Once limited to small sections in natural-food stores, gluten-free foods now proliferate on the mainstream stage. It’s hard to miss the array of gluten-free breads, cereals and crackers stocked on supermarket shelves. You even can find gluten-free pizza and beer.
Meanwhile, gluten-free menus are increasingly available in restaurants—from neighborhood joints to national chains, including Outback Steakhouse and P.F. Chang’s.
Gluten is a protein found in certain grains, primarily wheat, barley and rye. When you see gluten-free grain products, they’re made with alternative flours and starches—often tapioca, rice or potato flour—instead of wheat flour.
Just within the past 2 years, 1,290 gluten-free products were introduced, according to Mintel, a research firm that tracks new products. Packaged Facts, a division of MarketResearch.com, estimates that the market for gluten-free foods will grow to $1.7 billion in sales in 2010 from $700 million in 2007.
Part of the gluten-free surge is due to the increased awareness of celiac disease—an inherited autoimmune condition in which gluten can damage the intestines, interfere with nutrient absorption and lead to anemia, osteoporosis and other major problems if gluten is not strictly avoided. Once dismissed as a rare condition, celiac now is believed to affect 1 out of every 100 Americans.
But beyond celiac, dropping gluten from the diet has become the latest culinary fad, says registered dietitian Shelley Case, author of “Gluten-Free Diet: A Comprehensive Resource Guide.” In fact, food-industry experts predict that the biggest opportunity for the growing gluten-free market is not the 2 million Americans who have celiac but the millions more who perceive gluten to be a problem.
Gluten has emerged as a dietary demon—blamed for everything from arthritis pain to belly fat. However, gluten-free foods provide no specific health advantages, beyond the obvious benefits for those diagnosed with celiac disease.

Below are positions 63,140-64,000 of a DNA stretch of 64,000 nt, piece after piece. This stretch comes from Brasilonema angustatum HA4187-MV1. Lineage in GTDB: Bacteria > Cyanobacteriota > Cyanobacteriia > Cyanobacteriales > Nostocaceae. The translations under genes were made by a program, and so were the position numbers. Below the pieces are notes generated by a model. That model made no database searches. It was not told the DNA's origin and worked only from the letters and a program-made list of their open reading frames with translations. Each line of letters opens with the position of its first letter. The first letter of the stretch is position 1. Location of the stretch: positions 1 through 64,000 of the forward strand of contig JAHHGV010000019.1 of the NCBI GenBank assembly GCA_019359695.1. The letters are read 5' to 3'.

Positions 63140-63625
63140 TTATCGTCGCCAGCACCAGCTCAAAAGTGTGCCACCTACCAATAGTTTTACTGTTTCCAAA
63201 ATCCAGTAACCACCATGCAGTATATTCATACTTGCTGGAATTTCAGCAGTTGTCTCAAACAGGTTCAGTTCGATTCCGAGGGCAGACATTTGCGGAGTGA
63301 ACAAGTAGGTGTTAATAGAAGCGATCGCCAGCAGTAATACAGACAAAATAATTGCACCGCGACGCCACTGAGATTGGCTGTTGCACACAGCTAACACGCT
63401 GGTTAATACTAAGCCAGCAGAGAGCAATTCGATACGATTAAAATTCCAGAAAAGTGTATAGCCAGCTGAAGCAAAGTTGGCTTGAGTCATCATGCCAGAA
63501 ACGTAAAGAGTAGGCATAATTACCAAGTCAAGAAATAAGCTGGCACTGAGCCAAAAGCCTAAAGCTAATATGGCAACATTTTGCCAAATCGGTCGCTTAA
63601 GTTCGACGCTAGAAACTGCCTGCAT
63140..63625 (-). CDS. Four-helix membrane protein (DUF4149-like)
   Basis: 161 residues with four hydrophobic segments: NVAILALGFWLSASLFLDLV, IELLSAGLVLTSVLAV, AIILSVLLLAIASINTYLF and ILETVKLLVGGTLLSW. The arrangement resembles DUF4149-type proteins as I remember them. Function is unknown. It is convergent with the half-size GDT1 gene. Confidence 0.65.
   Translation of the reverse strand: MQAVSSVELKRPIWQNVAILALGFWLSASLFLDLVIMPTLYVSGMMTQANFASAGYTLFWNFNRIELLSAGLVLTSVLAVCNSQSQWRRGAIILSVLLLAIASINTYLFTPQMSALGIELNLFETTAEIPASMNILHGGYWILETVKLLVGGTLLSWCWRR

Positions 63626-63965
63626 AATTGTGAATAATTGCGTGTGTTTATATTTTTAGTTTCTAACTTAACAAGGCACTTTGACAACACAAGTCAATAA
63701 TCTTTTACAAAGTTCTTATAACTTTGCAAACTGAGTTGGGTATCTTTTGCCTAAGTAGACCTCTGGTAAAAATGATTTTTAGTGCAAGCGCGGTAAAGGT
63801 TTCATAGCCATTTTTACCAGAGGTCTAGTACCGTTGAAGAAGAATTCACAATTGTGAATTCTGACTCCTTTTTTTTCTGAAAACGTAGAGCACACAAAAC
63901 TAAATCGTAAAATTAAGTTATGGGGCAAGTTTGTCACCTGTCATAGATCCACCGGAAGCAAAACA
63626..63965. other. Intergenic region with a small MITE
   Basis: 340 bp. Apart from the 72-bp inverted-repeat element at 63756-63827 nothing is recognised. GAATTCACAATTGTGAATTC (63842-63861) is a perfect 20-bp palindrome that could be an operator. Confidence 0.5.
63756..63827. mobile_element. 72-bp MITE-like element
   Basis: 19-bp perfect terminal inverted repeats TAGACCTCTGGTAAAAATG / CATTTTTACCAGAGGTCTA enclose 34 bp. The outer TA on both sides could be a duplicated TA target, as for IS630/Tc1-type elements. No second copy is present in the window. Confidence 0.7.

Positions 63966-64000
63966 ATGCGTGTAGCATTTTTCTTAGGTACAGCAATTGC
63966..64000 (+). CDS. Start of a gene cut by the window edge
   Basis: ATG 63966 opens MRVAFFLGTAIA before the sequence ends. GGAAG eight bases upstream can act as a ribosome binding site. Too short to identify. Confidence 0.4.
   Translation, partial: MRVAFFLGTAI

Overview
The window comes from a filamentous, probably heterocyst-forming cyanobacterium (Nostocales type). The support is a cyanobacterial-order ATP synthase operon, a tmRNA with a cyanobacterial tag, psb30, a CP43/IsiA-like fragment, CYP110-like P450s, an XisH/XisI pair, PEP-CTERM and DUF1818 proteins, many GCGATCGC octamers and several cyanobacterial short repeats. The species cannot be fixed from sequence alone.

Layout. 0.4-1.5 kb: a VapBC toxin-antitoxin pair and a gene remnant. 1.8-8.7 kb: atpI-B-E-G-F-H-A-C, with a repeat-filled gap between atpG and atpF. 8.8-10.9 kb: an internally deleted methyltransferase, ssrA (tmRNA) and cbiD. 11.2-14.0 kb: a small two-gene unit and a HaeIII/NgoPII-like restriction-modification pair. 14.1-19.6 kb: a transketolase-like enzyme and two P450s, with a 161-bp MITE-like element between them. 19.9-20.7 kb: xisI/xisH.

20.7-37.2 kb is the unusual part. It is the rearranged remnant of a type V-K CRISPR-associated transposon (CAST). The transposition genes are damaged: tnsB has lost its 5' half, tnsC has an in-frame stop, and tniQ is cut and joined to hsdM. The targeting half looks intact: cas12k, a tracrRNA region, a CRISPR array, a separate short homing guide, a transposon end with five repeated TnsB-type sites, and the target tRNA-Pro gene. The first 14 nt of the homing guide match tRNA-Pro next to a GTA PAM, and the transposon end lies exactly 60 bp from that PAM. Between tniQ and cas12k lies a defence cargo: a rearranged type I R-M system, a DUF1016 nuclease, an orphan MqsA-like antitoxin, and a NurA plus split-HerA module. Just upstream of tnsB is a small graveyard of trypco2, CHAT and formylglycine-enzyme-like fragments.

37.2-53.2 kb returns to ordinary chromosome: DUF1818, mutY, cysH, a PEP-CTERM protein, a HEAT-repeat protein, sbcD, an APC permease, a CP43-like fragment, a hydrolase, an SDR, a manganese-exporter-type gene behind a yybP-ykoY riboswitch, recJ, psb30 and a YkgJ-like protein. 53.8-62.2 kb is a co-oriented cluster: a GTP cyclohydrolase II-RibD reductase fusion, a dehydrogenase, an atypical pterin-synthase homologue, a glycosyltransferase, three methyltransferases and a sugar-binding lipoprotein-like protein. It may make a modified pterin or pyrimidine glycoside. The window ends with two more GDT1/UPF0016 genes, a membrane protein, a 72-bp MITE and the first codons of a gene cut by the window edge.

“Just because it’s gluten-free doesn’t mean it’s healthier,” Case warns.
THE HEALTH HALO. In some circles, going without gluten has become a badge of honor. The gluten-free lifestyle is embraced by devotees who believe it is simply a healthier way to eat—even if they don’t know why. Many vegans and raw-food enthusiasts have added gluten to their list of ingredients to avoid. Going gluten-free even has become trendy on college campuses.
If You Delete the Wheat
Among the most dedicated followers are families who believe that gluten affects autistic behavior. The purported benefits of a gluten-free diet for autism have relied on testimonials versus scientific evidence, although one of the first double-blind, clinical studies is under way at University of Texas Health Science Center at Houston.
Numerous Web sites and blogs promote gluten-free dieting as a weight-loss strategy, especially for women over 40. But Case says that there is nothing inherent in a gluten-free diet that will enhance weight loss, unless it helps you eat more fruits, vegetables and whole grains (such as brown rice and quinoa) that are naturally gluten-free.
“I’ve actually seen people gain weight on a gluten-free diet, especially if they’re relying on a lot of highly refined gluten-free grain products,” Case says.
Many commercially prepared gluten-free baked items have twice the carbohydrates and often more sugar and fat compared with their gluten-containing counterparts, she says. That’s because when you remove gluten, you need extra sugar or fat to help the products stay together and be palatable.
MISSING THE NUTRIENTS. Gluten is a hard-working ingredient that provides the structure, strength and texture of crunchy baguettes, chewy bagels, airy muffins and flaky croissants. When you knead bread, you’re developing gluten, which gives dough its elasticity.
All of the boasting about being gluten-free on product labels might have you convinced that these foods are “better for you,” but don’t think you’re enhancing your health by loading up your shopping cart. In fact, gluten-free foods are often nutritionally inferior. Many commercially prepared gluten-free baked goods are made with refined flours and starches that are low in fiber and protein and that do not contain iron, folic acid or other B vitamins, which are routinely added to wheat flour. Because many gluten-free grain products are not enriched, people with celiac often have a hard time getting enough of these nutrients, Case adds.